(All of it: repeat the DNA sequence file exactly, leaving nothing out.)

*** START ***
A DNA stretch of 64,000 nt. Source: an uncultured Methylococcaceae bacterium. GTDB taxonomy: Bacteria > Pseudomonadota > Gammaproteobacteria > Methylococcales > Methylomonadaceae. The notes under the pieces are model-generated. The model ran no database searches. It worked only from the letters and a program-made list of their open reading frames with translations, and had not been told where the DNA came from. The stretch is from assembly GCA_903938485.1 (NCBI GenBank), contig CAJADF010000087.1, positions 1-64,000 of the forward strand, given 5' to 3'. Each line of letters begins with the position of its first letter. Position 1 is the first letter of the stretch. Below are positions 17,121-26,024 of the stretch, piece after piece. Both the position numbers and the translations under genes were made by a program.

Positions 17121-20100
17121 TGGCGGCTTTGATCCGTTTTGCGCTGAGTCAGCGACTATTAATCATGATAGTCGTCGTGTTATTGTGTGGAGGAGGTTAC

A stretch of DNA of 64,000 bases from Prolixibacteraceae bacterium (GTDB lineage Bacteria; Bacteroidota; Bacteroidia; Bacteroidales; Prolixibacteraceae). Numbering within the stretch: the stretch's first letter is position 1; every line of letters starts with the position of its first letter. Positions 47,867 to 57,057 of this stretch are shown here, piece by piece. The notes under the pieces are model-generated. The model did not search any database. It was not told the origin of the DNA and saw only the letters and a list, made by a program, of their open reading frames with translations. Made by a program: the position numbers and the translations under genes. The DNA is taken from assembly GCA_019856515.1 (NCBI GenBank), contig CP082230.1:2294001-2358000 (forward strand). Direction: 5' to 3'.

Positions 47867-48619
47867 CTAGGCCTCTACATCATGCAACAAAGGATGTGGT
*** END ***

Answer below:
A DNA stretch of 64,000 nt. Source: an uncultured Methylococcaceae bacterium. GTDB taxonomy: Bacteria > Pseudomonadota > Gammaproteobacteria > Methylococcales > Methylomonadaceae. The notes under the pieces are model-generated. The model ran no database searches. It worked only from the letters and a program-made list of their open reading frames with translations, and had not been told where the DNA came from. The stretch is from assembly GCA_903938485.1 (NCBI GenBank), contig CAJADF010000087.1, positions 1-64,000 of the forward strand, given 5' to 3'. Each line of letters begins with the position of its first letter. Position 1 is the first letter of the stretch. Below are positions 17,121-26,024 of the stretch, piece after piece. Both the position numbers and the translations under genes were made by a program.

Positions 17121-20100
17121 TGGCGGCTTTGATCCGTTTTGCGCTGAGTCAGCGACTATTAATCATGATAGTCGTCGTGTTATTGTGTGGAGGAGGTTAC

A stretch of DNA of 64,000 bases from Prolixibacteraceae bacterium (GTDB lineage Bacteria; Bacteroidota; Bacteroidia; Bacteroidales; Prolixibacteraceae). Numbering within the stretch: the stretch's first letter is position 1; every line of letters starts with the position of its first letter. Positions 47,867 to 57,057 of this stretch are shown here, piece by piece. The notes under the pieces are model-generated. The model did not search any database. It was not told the origin of the DNA and saw only the letters and a list, made by a program, of their open reading frames with translations. Made by a program: the position numbers and the translations under genes. The DNA is taken from assembly GCA_019856515.1 (NCBI GenBank), contig CP082230.1:2294001-2358000 (forward strand). Direction: 5' to 3'.

Positions 47867-48619
47867 CTAGGCCTCTACATCATGCAACAAAGGATGTGGT